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Dimensional Metrology

Dimensional Metrology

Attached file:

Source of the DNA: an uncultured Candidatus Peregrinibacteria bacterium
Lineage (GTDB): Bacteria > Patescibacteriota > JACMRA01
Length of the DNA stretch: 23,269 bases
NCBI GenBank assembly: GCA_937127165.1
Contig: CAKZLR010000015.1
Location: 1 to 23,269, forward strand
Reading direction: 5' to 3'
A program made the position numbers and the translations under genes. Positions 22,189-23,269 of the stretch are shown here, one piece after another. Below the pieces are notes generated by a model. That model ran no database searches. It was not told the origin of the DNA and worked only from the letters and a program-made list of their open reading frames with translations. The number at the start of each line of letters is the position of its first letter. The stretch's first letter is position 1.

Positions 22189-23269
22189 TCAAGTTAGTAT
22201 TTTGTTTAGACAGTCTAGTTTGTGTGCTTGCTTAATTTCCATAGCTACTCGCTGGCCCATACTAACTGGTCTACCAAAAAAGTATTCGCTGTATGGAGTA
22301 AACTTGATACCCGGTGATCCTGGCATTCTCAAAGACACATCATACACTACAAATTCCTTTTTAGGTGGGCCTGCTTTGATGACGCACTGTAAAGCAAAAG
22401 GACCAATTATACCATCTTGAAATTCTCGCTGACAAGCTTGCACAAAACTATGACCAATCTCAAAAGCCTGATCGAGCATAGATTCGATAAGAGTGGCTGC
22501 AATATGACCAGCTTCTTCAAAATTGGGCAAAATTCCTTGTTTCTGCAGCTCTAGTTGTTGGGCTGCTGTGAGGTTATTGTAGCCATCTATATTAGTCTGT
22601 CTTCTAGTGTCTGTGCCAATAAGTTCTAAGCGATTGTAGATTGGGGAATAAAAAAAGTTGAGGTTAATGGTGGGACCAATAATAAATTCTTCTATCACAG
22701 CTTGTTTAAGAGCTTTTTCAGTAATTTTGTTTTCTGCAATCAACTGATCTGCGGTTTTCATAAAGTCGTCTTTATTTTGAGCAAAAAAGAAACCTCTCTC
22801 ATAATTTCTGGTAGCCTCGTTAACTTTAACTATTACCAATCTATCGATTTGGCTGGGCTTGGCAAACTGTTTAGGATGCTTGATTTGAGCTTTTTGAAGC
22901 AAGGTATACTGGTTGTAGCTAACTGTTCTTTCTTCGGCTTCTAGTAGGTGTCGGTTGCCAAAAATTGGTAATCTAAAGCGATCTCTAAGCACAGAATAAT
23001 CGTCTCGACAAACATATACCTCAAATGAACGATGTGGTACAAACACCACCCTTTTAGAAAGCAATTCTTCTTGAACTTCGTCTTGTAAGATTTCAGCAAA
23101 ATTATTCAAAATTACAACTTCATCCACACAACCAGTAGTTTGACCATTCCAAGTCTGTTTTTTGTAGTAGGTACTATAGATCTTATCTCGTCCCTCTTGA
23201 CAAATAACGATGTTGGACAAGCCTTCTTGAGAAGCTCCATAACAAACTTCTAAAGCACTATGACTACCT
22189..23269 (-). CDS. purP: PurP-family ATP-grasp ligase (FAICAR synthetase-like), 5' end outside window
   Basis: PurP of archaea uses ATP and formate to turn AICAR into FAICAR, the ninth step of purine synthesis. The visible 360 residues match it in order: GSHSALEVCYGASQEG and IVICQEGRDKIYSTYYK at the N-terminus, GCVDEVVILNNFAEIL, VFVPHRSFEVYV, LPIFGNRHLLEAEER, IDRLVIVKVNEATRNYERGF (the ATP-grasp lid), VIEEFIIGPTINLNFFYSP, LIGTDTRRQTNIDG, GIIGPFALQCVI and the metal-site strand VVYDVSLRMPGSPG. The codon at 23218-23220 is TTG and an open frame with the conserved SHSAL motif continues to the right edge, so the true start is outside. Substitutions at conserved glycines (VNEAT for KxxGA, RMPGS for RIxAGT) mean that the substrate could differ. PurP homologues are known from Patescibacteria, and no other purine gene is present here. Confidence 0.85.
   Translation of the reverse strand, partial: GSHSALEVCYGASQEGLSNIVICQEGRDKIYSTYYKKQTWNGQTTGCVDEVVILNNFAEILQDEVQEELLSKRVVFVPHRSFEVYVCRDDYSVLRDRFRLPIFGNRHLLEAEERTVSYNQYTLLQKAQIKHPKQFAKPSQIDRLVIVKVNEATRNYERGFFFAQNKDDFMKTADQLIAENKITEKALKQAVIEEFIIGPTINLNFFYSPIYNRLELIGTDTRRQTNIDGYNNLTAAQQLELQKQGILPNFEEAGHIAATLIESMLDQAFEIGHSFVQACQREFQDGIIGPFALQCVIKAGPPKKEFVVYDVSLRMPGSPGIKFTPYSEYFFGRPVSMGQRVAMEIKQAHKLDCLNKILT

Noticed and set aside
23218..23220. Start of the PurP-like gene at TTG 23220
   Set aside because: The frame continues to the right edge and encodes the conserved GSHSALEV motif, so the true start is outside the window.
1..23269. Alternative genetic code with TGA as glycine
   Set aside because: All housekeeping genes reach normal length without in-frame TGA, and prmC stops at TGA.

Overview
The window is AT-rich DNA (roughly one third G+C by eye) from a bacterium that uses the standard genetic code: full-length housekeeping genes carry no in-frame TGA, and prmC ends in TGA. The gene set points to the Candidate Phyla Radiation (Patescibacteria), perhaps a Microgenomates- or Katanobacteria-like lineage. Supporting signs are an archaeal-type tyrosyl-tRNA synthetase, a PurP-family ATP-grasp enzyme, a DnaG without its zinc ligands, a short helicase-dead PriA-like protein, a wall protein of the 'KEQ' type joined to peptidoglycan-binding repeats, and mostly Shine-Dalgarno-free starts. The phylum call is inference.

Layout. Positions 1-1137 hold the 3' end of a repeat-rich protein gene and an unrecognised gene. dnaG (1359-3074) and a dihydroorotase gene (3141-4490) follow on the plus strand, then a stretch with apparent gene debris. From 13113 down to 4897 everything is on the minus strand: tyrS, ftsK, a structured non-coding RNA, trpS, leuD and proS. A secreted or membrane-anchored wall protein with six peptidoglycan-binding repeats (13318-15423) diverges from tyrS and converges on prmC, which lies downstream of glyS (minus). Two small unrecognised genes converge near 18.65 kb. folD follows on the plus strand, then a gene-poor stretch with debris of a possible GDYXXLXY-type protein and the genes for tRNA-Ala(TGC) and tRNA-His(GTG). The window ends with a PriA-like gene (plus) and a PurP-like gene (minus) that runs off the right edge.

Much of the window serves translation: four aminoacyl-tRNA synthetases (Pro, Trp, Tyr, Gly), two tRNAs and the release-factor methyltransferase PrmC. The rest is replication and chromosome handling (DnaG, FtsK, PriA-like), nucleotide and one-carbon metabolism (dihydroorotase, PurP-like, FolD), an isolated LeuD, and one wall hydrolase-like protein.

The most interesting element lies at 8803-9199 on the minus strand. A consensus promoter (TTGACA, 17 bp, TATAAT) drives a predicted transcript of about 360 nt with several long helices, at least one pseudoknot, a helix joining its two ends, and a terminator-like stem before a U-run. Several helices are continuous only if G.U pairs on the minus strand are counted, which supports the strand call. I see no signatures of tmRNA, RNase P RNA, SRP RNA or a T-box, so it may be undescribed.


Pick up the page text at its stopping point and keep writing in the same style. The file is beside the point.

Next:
Dimensional Metrology Ted Doiron Dimensional Metrology Group Dimensional Metrology Group Shipping Most cases are designed to protect the gages in the lab, not for shipping. On the left, the box has allowed a high stakes billiards game with precision gages. Wires, on the other hand, are in separate tubes. Dimensional Metrology Group Cleaning and Handling We use gloves, everything from cotton to various polymers. The only requirement is that there is no latex. We have two size ball tongs. Ethanol is used for cleaning, along with lint free paper. Dimensional Metrology Group Generic Uncertainty Budget 1) Long Term Reproducibility 2) Master Gage Calibration 3) Thermal Expansion 4) Elastic Deformation 5) Scale Calibration 6) Instrument Geometry 7) Artifact Effects Dimensional Metrology Group Generic Uncertainty Budget for Dimensional Metrology 1. Long Term Reproducibility 2. Master Gage Uncertainty 3. Thermal Expansion a. Thermometer calibration b. Coefficient of thermal expansion (CTE) c. Thermal gradients 4. Elastic Deformation a. Probe contact deformation b. Fixturing Effects 5. Scale Calibration a. Sensor calibration b. Environmental compensation 6. Instrument Geometry a. Abbe offset and instrument geometry errors b. Scale and gage alignment 7. Artifact Geometry Flatness, parallelism, roundness Dimensional Metrology Group Coefficient of Thermal Expansion (CTE) ΔL = α(T20) L • Measurement not made at exactly 20 °C needs thermal expansion correction using an assumed CTE, α. • The uncertainty in this coefficient is a source of uncertainty. Dimensional Metrology Group SOURCES OF COMPARATOR MEASUREMENT ERROR Dimensional Metrology Group These graphs show three trials each for two separate micrometers, the first is a 01 inch and the second a 12 inch. Neither had a plastic insulating plate on the frame. Brown and Sharpe No. 50 29 28 27 26 25 24 23 22 21 20 19 0 250 500 750 1000 1250 Time (s) Blue WT Micrometer 25 Using a thermal expansion coefficient of 12 24 PPM/°C and the fact that the maximum range of 23 the Brown and Sharpe 50 micrometer is two 22 inches, the error in measurement caused by a 21 shift of 6 °C is 3.07 μm. The same test with a 20 micrometer with a thermal insulating plate 19 reduced the effect considerably. 0 250 500 750 1000 1250 Time (s) Dimensional Metrology Group Temperature (C) Temperature (C)Operator Heat Control Here are the two most obvious ways of controlling body heat. On the left is my boss years ago, Ralph Veale. The use of heat shield clothing was used up until a few years ago. The picture on the right is from Terry Quinn’s marvelous book “From Artefacts to Atoms” Dimensional Metrology Group Spatial Temperature Variations () δ (L)=α⋅ L⋅δ T−T gage master Here we have the aluminum soaking tray next to the comparator. While only separated by a few inches the temperature differs from the comparator by 0.3 ⁰C. For blocks over 25 mm extra soaking time is required or the check standard test will fail. On the actual platen the temperature variation is generally much smaller, generally holding under 0.030 ⁰C across the entire platen, and less among the blocks as measured (note blocks under the contact are touching). Dimensional Metrology Group In our conventional labs, where the temperature is controlled to about 0.5 ⁰C we see temperature differences of about that size. Large machines have a large thermal mass, effectively filtering the temperature changes.. Dimensional Metrology Group Example 1: 100 mm plug gage calibrated using a 100 mm master plug on a long range UMM. Lab has one thermometer to monitor room which has an uncertainty of 1 ⁰C. Dimensional Metrology Group Heat Transfer Equation Q=−hA(T−T ) s 2 Heat Transfer Mechanism h in W/(m K) Mechanical Contact 100 4,000 Free Convection of Gasses 5 – 30 Forced Convection of Gasses 50 150 Radiative Transfer 1 10 Here T is the temperature of the object, T is the temperature of the s environment, A is the area of contact and h is a constant that depends on the details of the heat transfer mechanism. Even when there are two or more types of heat transfer involved, the heat transfer follows the equation closely with some effective “h”. Dimensional Metrology Group Thermal Equilibrium This is our holder for balls and wires. The “V” grooves have cone do not provide as much thermal conduction as gage blocks on a plate, but these are generally small gages with little thermal mass. Currently we us fans to make things equilibrate faster and to keep the operator heat away. Dimensional Metrology Group Soaking Time Experiments Each of the 500 mm gage blocks have three strips of tape as the thermometry target. The fan can be seen in the background and the anemometer extends horizontally from the right side of the picture. The white board is insulated to keep the heat sources on the table from being seen by the infrared camera. Dimensional Metrology Group Results This logarithmic plot shows that the exponential decal model works very well, and the addition of the fan has a dramatic effect. Dimensional Metrology Group Measuring Long Gage Blocks The blocks were wrapped in Mylar, the comparator put in a insulated box with face shield, and the operator wore a cape, big gloves, and worked quickly. Dimensional Metrology Group Results The soaking times for 500 mm gage blocks, even in still air is much lower than general commercial practice. 1/10 Time Air Speed Wood Steel m/s 0.0 102 73 0.5 50 41 1.0 30 30 2.0 28 25 3.0 20 22 Dimensional Metrology Group Digression on Similarity Comparison of Steel to Light (wavelengths) ΔL/L = (12 ppm/°C + 1 ppm/°C) ΔT = 13 ppm/°C ΔT Comparison of Steel to Chrome Carbide ΔL/L = (12 ppm/°C 8 ppm/°C) ΔT = 4 ppm/°C ΔT Comparison of Steel to Steel ΔL/L = 0.5 ppm/°C ΔT Comparison measurements are easier, faster, and require much less environmental control. We do very little interferometry on customer gages, and in general avoid intrinsic measurements of any kind. NIST Doiron Dimensional Metrology Group Mechanical Deformation Diamond Stylus Deformations Force Steel Deformation CrC Deformation N (oz) nm (μin) nm (μin) 0.25 70 54 1.0 177 137 4.0 445 345 example: We use a steel master to measure a chrome carbide block. Deformation for steel (0.25 N bottom, 1.0 N top) = 70 + 177 = 247 nm Deformation for CrC (0.25 N bottom, 1.0 N top) = 540+ 137 = 191 nm Bias of 56 nm if not corrected. Generally, point contacts have large corrections, line contacts very small corrections, and plane contacts have negligible correction. Ted Doiron – Gage Block Seminar Dimensional Metrology Group Contact and Fixturing 1. Line and flat contact has very little deformation. 2. Point contact can have very large deformation (1 μm or larger) 3. It is fairly easy to apply the too much force to a point contact which results in a dent. The forces in wire calibration are fairly close to the elastic limit of steel. 4. If you are measuring something softer than tool steel you need to think about contact damage. Think about it twice. 5. The Engineering Metrology Toolbox has a deformation calculator. When contact deformations go much above 1 μm you might want to try a lower force. Dimensional Metrology Group Contact Geometry We also assume we know the geometry of the contact. This is the surface of one diamond contact on our gage block comparator. It is remarkably flat with a diameter of over 100 µm, reducing the deformation by 30 nm. This is larger than our uncertainty Note: The variation in the elastic modulus of diamond is 30 depending on the direction of the lattice. Since most contacts are not set to the same lattice direction a diamond contact has an intrinsic variation of up to 30. This is large and you should avoid diamond contacts. Ted Doiron – Gage Block Seminar Dimensional Metrology Group Ball Fixtures Balls need one degree of freedom so the micrometer can push them till contact. Generally this is a tiny Vblock. Dimensional Metrology Group Fixtures Here we see two balls held up by the same table, and the two spheres contact different places on the anvils. This adds the flatness and parallelism of the contacts to the error budget. Dimensional Metrology Group Uncertainty from Scale Most labs use two gages to set the scale calibration. Assumes that the scale is linear (should be checked). Slope variation is input to uncertainty budget. As an example, suppose we use a 25 mm and 100 mm gage blocks (1” and 4”) We will assume that you use the calibrated value, not the nominal. We assume the uncertainties are 75 nm 150 nm. Dimensional Metrology Group Encoder Error The graph on the left shows a typical response, it if from a Heidenhain Brochure, and it is about 1 of the pitch. On the right is the error measured on a measuring machine in my lab. Our machine has 4 µm pitch so the error should be about 40nm, and it is. This is insidious because the error will repeat and multiple measurements will not average out the error. Dimensional Metrology Group Cosine Error In Scale Measurement An angle of 5’ will produce an error of 1 ppm. This is generally not a problem with modern instruments.. Dimensional Metrology Group Cosine Error For small cylinders supported by two parallel halfrounds, the micrometer force will align the gage surface to the micrometer contact. As the cylinders get bigger, static friction becomes greater and alignment errors are common. Cylinders fixtured so the axis goes up require a cylinder support so the surface can rotate into contact with the micrometer. Dimensional Metrology Group Abbe Error If the scale is directly on the measurement line the effects of pitch errors in the instrument are greatly reduced or eliminated. Note that a micrometer has its scale (lead screw) aligned with the center of the contacts. Dimensional Metrology Group If the scale is positioned parallel to the machine motion and centered on the contacts the effects Abbe Offset of pitch and yaw errors in the machine motion are considerably reduced. Dimensional Metrology Group NIST Wire Micrometer Master wires are calibrated on this micrometer. It is quite simple. A laser interferometer provides scale, the left contact in on an air bearing, and the force is dead weight. One contact is flat tungsten carbide and the other contact is a carbide cylinder. Dimensional Metrology Group Artifact Geometry Measurand – Detailed description of what you are to measure. In this there is a dangerous trap in using words like cylinder or sphere too loosely. The average diameter, particular diameter, minimum material diameter, and maximum material diameter are all different because the ball is not actually a perfect sphere. No gage is completely spherical, cylindrical, or flat so the different definitions are critical. unc12 Dimensional Metrology Group ISO 170252005 5.9 Assuring the quality of test and calibration results 5.9.1 The laboratory shall have quality control procedures for monitoring the validity of tests and calibrations undertaken. The resulting data shall be recorded in such a way that trends are detectable and, where practicable, statistical techniques shall be applied to the reviewing of the results. This monitoring shall be planned and reviewed and may include, but not be limited to, the following: 5.9.2 Quality control data shall be analysed and, where they are found to be outside predefined criteria, planned action shall be taken to correct the problem and to prevent incorrect results from being reported. I point out that the frequency of taking control data will set the number of previous calibrations that must be examined in your corrective action when the system is found out of control. Dimensional Metrology Group Check Standard • A tool to continuously monitor the measuring process • If the check standard is in control then the process is assumed to be in control • Measures the long term variability of the process • Measurement algorithm continuously tested Dimensional Metrology Group GUM 3.4 Practical considerations 3.4.1 If all of the quantities on which the result of a measurement depends are varied, its uncertainty can be evaluated by statistical means. However, because this is rarely possible in practice due to limited time and resources, the uncertainty of a measurement result is usually evaluated using a mathematical model of the measurement and the law of propagation of uncertainty. Dimensional Metrology Group Check Standard Coverage for Gage Block Comparison Calibration Sampled in Source Sampled in long term customer block short term Reference Master Block Length 35 year cycle Master block geometry room/operator/instrument X although most have customer block geometry history mechanical deformation probe X mechanical deformation force X mechanical deformation elastic usually well matched, TC modulus isn't Instrument Geometry room/operator/instrument Instrument Calibration X Repeatability X Drift Corrections X room/operator/instrument temperature calibration each year tempeature readings X thermal variations room/operator/instrument only two CTE master blocks sources X CTE customer blocks Dimensional Metrology Group Step Gage Reproducibility Data for M48 CMM Data spans 1994 to 2000 Check Standards 0.00018 y = 8E08x + 6E05 0.00016 0.00014 Zerodur 0.00012 0.0001 0.00008 0.00006 0.00004 Rings and Plugs 0.00002 0 0 200 400 600 800 1000 1200 Length in mm Dimensional Metrology Group Standard Deviation in mm Check Standards Show Performance Changes Reproducibility Step Gage Measurement 0.000160 0.000140 0.000120 0.000100 B side 220 0.000080 B side AML 0.000060 0.000040 0.000020 0.000000 0 100 200 300 400 500 600 700 800 900 1000 1100 Puck Position (mm) This shows the history of our 1020 KOBA run on the same machine, the Moore M48. The top data is the old ±0.1 °C laboratory. The bottom data is from the AML with its ±0.01 °C laboratory. The difference is dramatic, lowering our uncertainty by 50. Dimensional Metrology Group Standard Deviation (mm)End doironnist.gov Do not hesitate to send me an email. Dimensional Metrology Group Dimensional Metrology Group Dimensional Metrology Group Dimensional Metrology Group Dimensional Metrology Group Dimensional Metrology Group Dimensional Metrology Group Dimensional Metrology Group Dimensional Metrology Group Dimensional Metrology Group Dimensional Metrology Group